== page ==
That should prove some sort of busyness on my part, should the need arise. I’m just about to embark on a last read through of The Brine in Me, having survived editorialing (?). After that, what’s left passes through many a fine eye on its route through proofing and formatting. I know the novel very well now, all those creases added to the general tone that I was going for. I could give you a tour, but I’ll leave it to Derek to show you around. Make yourself comfortable, he shan’t be long and he loves an audience.
Go on then …! I’ll leave you with a little more from Derek’s life, liberties and apologies, from about the time that he takes his friend Mole Man on an overnight jolly to Southend. It’s about 1960, something like that. I can’t remember each and every detail without going to check, which I’m not going to do. You’re welcome. I best just quickly set the scene though; Derek and Moles are down a back street pub called The Husk, and Saturday night is shanty night.
‘We’d timed it just right; we were after the early hours, but before it all went pumpkin, which it surely would given the look of the faces packed in around us. My eyes roved for girls, but faster than that, they found me a space at the bar, which I took without hesitation and got our first orders in. For the next couple of hours, we shouted chit-chat to each other and watched the band. Musicians left the long table they were playing at and others joined in rough measure. We stayed at the bar, and when my attention was drawn to an aged wiry man shuffling through the crowd, I missed sight of a potential group of lovelies who had walked in. They went to a small corner table out of my sight, but I would catch their attention soon enough. Right now, the wiry man was too busy with mine. And it appeared he had everyone’s focus, as a faint hush descended, warm sounds of hollow instruments settled, and the tiny old man took a seat that another had prepared for him. A greater hush swelled into the bar then, and I looked deeply into this man, at how ordinary he appeared. From his side, someone appeared with a glass half filled with ale and a bottle of Manns, which the old chap mixed steadily together in a practice that he was clearly long familiar with. After a sip, he sat the glass down, rubbed at the rough creases of his face, and sang out loud with his eyes held low.’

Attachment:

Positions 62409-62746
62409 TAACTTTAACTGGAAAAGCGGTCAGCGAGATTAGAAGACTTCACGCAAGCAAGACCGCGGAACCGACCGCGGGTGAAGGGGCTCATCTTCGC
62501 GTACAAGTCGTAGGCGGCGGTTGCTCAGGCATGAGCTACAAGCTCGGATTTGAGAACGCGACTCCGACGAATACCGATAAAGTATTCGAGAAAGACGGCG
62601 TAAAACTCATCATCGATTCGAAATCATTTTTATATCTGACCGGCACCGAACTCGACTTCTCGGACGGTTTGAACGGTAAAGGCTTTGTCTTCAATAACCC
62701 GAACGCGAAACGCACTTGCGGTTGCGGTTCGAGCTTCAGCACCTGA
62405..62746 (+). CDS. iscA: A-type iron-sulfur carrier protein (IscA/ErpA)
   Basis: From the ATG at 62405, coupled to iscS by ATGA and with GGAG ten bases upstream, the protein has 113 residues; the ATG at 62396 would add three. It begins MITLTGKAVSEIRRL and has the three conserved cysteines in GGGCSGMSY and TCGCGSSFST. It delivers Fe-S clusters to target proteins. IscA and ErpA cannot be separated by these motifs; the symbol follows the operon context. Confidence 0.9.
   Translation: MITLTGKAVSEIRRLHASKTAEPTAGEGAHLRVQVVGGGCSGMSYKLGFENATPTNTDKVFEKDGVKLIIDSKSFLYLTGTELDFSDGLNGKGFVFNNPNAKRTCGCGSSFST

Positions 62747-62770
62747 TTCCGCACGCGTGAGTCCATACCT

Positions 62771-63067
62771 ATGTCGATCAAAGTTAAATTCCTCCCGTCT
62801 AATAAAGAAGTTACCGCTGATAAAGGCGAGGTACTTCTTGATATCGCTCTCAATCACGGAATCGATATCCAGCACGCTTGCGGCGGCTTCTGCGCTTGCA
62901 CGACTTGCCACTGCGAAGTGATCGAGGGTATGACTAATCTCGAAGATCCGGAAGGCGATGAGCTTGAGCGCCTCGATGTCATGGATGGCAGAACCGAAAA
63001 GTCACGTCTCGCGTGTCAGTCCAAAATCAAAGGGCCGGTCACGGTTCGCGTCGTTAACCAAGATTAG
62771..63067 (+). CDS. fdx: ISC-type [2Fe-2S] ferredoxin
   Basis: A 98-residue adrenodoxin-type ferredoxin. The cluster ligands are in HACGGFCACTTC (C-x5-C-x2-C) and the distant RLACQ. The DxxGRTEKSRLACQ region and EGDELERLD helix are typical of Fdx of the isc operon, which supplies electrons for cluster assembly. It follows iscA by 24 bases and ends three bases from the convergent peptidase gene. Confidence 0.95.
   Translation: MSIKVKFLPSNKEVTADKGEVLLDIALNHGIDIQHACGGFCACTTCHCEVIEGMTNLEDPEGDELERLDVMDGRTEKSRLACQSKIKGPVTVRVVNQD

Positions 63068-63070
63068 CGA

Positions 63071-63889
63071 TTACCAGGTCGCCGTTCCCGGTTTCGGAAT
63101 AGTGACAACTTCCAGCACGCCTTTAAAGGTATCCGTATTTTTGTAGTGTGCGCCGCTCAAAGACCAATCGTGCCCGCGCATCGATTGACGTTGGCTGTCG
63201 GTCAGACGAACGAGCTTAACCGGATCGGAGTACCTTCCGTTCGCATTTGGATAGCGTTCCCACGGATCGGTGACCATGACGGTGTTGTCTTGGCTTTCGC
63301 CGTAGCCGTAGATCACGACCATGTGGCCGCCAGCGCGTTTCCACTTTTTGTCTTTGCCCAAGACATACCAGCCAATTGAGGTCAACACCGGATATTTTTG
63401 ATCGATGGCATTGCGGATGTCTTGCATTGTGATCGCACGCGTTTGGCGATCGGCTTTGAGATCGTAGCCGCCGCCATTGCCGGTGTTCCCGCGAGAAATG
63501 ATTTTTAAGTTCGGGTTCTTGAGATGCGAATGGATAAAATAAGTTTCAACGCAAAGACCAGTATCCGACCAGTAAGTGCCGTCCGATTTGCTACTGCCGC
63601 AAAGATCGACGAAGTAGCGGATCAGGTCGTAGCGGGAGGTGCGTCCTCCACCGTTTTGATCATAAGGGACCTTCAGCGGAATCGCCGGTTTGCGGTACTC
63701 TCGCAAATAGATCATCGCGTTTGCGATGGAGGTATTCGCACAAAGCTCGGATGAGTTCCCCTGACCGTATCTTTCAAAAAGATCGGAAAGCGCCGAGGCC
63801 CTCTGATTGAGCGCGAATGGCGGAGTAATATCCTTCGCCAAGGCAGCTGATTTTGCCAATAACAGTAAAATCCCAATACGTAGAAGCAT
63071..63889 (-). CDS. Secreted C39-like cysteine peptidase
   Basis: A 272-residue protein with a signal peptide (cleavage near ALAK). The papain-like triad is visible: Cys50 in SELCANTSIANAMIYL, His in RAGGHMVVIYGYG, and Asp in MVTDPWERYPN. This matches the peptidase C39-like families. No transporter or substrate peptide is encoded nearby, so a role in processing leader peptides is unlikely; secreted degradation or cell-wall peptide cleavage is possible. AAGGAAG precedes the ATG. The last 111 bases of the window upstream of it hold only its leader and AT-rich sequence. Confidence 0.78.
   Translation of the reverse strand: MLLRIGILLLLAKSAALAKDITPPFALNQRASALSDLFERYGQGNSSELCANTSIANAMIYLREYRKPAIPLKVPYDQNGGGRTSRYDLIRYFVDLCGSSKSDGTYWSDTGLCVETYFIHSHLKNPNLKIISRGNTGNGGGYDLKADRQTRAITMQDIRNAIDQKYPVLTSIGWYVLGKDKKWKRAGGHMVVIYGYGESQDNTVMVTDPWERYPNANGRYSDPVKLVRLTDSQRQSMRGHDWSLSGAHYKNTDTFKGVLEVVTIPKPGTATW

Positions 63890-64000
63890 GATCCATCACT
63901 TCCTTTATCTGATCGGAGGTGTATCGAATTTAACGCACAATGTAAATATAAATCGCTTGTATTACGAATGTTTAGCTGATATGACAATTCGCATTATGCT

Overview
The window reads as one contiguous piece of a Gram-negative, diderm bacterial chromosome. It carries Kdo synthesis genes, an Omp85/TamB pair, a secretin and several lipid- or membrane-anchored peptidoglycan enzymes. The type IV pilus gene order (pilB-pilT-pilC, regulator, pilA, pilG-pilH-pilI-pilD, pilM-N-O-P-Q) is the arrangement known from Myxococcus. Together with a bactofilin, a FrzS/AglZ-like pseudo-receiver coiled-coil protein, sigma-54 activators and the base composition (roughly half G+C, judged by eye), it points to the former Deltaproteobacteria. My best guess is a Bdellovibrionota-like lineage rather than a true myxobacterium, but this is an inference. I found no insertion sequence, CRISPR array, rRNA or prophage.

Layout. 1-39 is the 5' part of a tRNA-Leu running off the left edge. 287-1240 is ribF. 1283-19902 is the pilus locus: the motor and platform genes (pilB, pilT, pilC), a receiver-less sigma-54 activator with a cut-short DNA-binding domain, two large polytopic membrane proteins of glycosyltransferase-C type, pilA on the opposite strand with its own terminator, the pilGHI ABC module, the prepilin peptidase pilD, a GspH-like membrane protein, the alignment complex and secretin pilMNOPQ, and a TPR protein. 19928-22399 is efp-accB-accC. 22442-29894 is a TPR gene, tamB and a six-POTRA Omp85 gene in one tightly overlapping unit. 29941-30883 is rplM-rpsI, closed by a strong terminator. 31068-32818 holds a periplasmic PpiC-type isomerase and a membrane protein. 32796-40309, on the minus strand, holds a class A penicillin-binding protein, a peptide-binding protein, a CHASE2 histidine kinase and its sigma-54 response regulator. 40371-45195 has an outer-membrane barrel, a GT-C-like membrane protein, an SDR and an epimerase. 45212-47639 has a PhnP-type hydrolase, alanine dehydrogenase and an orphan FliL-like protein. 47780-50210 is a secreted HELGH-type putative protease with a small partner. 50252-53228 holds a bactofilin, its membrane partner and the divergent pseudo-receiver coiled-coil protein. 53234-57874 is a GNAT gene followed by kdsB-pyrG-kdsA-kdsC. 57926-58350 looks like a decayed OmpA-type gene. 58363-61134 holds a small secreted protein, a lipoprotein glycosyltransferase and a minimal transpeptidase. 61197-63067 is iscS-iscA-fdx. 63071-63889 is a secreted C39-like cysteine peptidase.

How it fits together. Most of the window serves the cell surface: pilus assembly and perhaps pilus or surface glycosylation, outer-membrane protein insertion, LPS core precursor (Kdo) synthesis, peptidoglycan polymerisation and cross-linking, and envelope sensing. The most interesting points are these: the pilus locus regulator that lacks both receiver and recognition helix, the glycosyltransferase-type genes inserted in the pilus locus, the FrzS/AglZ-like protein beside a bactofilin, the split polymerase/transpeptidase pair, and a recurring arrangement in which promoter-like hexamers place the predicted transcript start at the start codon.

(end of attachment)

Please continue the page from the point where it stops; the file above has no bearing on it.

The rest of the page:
Castaway under pale skies…
JW Bowe xx
If you enjoyed this blog, and you’re impatient for something else to read, feel free to bunch up close to a free sample chapter from JW Bowe’s debut novel, The Meifod Claw, which is available now at Amazon, iTunes and on various other international eReaders.
You can also double up your sampling by following this link to the forthcoming fictional autobiography of The Meifod Claw’s wheelchair-in-chief, Derek Gainsborough. His life and apologies will be released this year under the sail of The Brine in Me.
JW Bowe can also be unearthed on YouTube and in various other ways through the Serious Biscuits homepage. Scroll down for further links, action and disclaimers.